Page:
Domestic violence should not be memefied

A meme is a system or a belief that passes from person-to-person in a culture as well as a humorous picture on the internet that goes viral. Memes can be harmless, funny images, but when the subject is domestic violence, memes become a sinister indicator of a significant cultural problem. 

The crazy boyfriend or ex-boyfriend meme features an image of an aggressive man and a disturbed woman and is usually captioned with the man verbally threatening the woman. The intent of this meme, like all memes, is to be funny, making light of obsessive behavior that is outside the norm of healthy relationships. But, there is nothing funny about domestic violence. According to safehorizon.org 1 in 4 women will experience domestic violence. Of those women, one third are likely to become homicide victims.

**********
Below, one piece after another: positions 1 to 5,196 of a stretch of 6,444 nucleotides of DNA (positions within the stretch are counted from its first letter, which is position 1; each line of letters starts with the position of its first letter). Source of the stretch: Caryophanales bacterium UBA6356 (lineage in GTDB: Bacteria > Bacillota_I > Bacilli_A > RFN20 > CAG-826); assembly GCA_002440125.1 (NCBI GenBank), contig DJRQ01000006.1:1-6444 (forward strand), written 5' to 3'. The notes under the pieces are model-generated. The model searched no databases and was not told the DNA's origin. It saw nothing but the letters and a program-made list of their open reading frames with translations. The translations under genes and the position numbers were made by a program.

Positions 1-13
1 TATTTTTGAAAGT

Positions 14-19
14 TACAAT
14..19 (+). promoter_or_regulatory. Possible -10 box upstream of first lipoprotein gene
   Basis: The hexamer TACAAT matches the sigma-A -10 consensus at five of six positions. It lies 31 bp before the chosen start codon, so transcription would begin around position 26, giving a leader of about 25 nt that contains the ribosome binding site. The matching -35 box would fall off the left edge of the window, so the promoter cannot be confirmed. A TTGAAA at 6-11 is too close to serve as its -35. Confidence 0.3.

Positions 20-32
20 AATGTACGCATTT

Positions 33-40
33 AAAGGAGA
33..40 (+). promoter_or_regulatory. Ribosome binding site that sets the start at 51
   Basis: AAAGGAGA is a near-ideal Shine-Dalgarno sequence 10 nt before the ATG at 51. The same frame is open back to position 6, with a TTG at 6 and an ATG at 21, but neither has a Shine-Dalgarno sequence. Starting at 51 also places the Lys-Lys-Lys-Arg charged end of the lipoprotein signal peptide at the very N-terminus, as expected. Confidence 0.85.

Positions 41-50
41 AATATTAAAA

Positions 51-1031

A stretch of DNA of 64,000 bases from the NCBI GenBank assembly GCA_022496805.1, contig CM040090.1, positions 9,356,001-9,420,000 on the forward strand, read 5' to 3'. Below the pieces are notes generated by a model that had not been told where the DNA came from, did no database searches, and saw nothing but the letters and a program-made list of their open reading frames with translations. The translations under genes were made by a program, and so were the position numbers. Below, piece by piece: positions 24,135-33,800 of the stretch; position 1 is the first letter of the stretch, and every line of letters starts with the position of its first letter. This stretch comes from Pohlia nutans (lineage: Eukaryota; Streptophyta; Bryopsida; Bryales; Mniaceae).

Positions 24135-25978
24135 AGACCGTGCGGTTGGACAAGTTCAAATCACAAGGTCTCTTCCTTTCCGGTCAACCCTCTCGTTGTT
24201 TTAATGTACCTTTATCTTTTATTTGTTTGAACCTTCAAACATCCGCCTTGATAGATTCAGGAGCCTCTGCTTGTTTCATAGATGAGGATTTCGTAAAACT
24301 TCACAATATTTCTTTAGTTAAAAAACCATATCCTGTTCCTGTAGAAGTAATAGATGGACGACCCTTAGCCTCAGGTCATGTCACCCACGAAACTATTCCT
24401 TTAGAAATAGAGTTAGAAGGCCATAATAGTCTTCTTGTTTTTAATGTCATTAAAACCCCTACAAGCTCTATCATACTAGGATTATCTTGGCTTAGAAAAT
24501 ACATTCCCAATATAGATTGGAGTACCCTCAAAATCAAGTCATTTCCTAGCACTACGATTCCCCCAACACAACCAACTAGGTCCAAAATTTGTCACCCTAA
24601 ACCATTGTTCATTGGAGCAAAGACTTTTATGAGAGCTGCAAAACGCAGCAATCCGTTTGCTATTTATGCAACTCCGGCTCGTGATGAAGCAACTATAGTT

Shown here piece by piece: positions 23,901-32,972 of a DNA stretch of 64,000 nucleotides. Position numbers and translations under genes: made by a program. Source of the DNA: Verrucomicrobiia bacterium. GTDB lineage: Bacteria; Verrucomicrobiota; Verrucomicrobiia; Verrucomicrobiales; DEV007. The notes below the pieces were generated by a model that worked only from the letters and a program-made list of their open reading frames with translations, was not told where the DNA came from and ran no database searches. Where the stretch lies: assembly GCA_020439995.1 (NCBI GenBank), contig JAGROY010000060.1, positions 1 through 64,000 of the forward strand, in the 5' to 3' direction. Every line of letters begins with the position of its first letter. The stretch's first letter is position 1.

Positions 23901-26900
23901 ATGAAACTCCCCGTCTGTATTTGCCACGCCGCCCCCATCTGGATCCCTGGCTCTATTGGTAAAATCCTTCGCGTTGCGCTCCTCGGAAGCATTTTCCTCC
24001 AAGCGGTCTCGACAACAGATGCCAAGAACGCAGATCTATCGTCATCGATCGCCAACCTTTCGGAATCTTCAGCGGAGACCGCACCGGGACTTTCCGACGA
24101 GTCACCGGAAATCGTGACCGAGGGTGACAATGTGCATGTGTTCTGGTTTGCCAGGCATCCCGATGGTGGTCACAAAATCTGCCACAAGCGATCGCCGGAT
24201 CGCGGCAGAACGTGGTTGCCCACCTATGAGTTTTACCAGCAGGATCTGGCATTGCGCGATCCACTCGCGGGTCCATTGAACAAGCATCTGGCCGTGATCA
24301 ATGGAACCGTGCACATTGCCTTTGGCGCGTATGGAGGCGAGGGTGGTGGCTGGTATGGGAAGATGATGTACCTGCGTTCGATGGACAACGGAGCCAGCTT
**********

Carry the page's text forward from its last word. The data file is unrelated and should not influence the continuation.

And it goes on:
The problem with memefying significant cultural issues is that it detracts from the real threat these issues bring. Earlier this year, the Salvation Army used the dress meme as a PSA for domestic violence. In the image, a woman with a bruised eye is wearing the infamous dress and above is the caption: "why is it so hard to see black and blue." While some praised the Salvation Army for capitalizing on a viral moment to discuss domestic violence, this PSA was just as problematic as the crazy boyfriend meme. Viral content may bring awareness to an issue, but it fails to create a space that allows for a critical discussion about gender inequality and the objectification of women in media. This discussion is necessary for the survival of victims of domestic violence and memes are getting in the way of that.

Memes and serious issues like domestic violence should not mix. It is fine to memefy Kermit sipping his tea, but memefying a woman being threatened her partner is definitely crossing a line.